Batch Sequential Processing of a List
By repetitively processing and stripping the first
line in a list, the entire list can be processed.
This is the "pure" way to use DOS to process an entire list. Very
Create a line fragment and put it
the head of your data file. The line fragment will be the name of your
processing batch file followed by a single space. Now your data file is
a batch file! After running it, you will have processed your first data
line. Now run the data / batch file through FIND to strip off the first
line, turning it back into a (smaller) data file again. Then add your
fragment again (turning it back into a batch file) and re-run it, this
time processing the second line. Keep doing this until all lines are
As an example, suppose we start with this:
copy FRAGMENT.TXT + DATA.TXT DATA.BAT > NUL
type DATA.BAT | find /v /i "PROCESS.BAT" > DATA.TXT
dir DATA.TXT | find " 0 bytes" > NUL
if errorlevel 1 goto START
|echo Processing %1
The "fragment.txt" has a space at the end of the word, but no
carriage-return. For example "PROCESS.BAT " (but without the
quotes). You'll see later why it's needed.
The "data.txt" is your data! Keep in mind, this data file will be
trashed by the batch file. You may want to copy your real data source
into the "data.txt" file by sticking a copy command in the "main.bat"
file between the "@echo off" line and the ":START" line. Or copy it by
a separate process before running the "main.bat" batch file.
The "process.bat" is the file you'll put most of your effort into. It
will be called several times, getting an entire line of "data.txt"
passed as an argument. It will be up to you to something more
productive than simply echoing the value to the screen like I'm doing!
Here are the tricks in "main.bat". First off, everything gets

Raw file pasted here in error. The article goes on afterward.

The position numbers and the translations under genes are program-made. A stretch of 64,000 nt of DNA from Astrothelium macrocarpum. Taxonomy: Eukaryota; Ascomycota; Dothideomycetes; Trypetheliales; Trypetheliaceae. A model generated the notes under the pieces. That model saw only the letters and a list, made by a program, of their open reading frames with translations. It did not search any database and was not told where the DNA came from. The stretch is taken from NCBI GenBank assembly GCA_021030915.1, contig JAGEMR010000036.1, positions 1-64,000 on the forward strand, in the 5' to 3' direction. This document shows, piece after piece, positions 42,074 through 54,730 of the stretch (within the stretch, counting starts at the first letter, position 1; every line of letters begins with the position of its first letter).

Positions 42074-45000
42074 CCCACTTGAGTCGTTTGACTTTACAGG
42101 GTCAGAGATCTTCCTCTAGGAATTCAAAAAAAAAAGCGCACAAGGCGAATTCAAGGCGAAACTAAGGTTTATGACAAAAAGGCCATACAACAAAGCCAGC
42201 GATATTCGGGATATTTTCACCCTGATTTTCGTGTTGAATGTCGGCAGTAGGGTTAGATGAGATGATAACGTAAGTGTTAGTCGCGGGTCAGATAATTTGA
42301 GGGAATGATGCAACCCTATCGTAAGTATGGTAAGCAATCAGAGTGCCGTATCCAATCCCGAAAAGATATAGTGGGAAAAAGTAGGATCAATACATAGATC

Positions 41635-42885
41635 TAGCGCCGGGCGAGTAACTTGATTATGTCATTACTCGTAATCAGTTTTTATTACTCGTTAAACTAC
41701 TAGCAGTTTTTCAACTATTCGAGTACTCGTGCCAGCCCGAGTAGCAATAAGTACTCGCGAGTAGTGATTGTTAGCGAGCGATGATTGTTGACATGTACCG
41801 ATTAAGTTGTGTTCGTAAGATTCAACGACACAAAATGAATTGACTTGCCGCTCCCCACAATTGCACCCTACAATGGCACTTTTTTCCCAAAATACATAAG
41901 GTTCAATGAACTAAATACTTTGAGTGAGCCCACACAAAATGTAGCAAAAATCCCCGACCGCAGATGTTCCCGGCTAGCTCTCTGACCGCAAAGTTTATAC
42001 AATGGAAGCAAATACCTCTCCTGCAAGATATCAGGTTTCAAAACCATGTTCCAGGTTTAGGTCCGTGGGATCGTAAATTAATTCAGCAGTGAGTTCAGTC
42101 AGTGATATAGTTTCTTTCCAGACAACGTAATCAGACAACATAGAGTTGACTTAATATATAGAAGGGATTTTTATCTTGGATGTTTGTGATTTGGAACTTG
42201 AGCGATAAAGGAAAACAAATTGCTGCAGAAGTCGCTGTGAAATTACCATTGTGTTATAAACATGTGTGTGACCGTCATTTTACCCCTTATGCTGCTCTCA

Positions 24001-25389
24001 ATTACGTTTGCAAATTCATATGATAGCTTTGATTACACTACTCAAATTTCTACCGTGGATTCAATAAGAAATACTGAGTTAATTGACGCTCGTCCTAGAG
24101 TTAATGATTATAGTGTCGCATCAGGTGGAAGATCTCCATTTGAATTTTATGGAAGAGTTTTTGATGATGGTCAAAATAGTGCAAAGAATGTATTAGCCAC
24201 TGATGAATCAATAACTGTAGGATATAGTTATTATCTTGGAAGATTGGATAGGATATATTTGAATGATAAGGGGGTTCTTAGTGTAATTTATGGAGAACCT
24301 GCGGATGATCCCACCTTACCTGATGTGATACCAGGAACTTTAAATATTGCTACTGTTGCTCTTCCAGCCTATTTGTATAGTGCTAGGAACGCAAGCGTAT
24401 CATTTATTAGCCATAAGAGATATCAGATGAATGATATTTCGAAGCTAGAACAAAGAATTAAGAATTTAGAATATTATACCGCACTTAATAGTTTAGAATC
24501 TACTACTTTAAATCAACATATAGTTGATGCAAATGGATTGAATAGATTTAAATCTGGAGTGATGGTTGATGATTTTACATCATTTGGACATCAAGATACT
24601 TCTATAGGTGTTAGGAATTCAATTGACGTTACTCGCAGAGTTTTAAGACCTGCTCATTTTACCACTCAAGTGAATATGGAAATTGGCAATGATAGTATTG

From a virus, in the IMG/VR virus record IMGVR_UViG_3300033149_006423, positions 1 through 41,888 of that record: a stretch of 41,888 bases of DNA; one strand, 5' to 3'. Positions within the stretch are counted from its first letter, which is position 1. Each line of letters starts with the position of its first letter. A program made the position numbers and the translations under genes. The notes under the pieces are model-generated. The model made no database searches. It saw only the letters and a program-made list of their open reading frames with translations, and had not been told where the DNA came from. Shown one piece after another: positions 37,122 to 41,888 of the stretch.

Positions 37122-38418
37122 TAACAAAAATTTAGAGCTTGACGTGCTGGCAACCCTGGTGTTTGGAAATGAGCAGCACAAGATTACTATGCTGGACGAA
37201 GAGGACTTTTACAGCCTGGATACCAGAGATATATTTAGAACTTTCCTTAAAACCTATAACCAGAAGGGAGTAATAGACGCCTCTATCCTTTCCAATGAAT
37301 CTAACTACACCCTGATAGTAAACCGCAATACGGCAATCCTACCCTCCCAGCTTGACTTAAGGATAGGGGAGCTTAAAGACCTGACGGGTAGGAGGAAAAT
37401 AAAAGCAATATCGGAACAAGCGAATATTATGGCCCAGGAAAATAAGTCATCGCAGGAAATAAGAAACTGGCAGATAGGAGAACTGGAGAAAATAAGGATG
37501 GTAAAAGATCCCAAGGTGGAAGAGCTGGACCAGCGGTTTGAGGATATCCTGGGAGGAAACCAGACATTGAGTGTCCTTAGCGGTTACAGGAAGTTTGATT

into NUL to keep the screen clean. The initial COPY command will result
in a "data.bat" file that looks like this:
The space separating PROCESS.BAT from data1 is because of the space in
the original "fragment.txt". Now you see why it's needed!
When the DATA.BAT we just created is CALLed, it will in turn run
as the argument. PROCESS.BAT, in turn, will display "Processing
data1" on the screen. Because DATA.BAT "runs" PROCESS.BAT
of CALLing it), control will *not* return to the second line of
after PROCESS.BAT finishes. Instead, control passes back to MAIN.BAT.
Maybe it's a bit confusing about the difference between using "call" or
just running a batch file, but be happy that there is a difference!
That difference is what makes list processing under Win9x possible.
DATA.BAT is TYPEd through FIND to remove the first line. We now have a
DATA.TXT without the first line:
After removing the first line and creating a new "data.txt", we use the
DIR command to see if anything is in the "data.txt" file. If we can't
find the phrase " 0 bytes", then we have more data to process and we
start over. If we do find the phrase " 0 bytes", then we quit.
If FIND can't find the phrase, it returns an errorlevel of one. If it
does find the phrase, it returns an errorlevel of zero. Using
errorlevel testing is confusing because errorlevel tests are always
"greater than or equal to", so a test for errorlevel zero will
always be true. Because, you know, everything is greater than or equal
to zero! Practically speaking, you use "if errorlevel 1" to test for an
error and "if not errorlevel 1" to test for no error.
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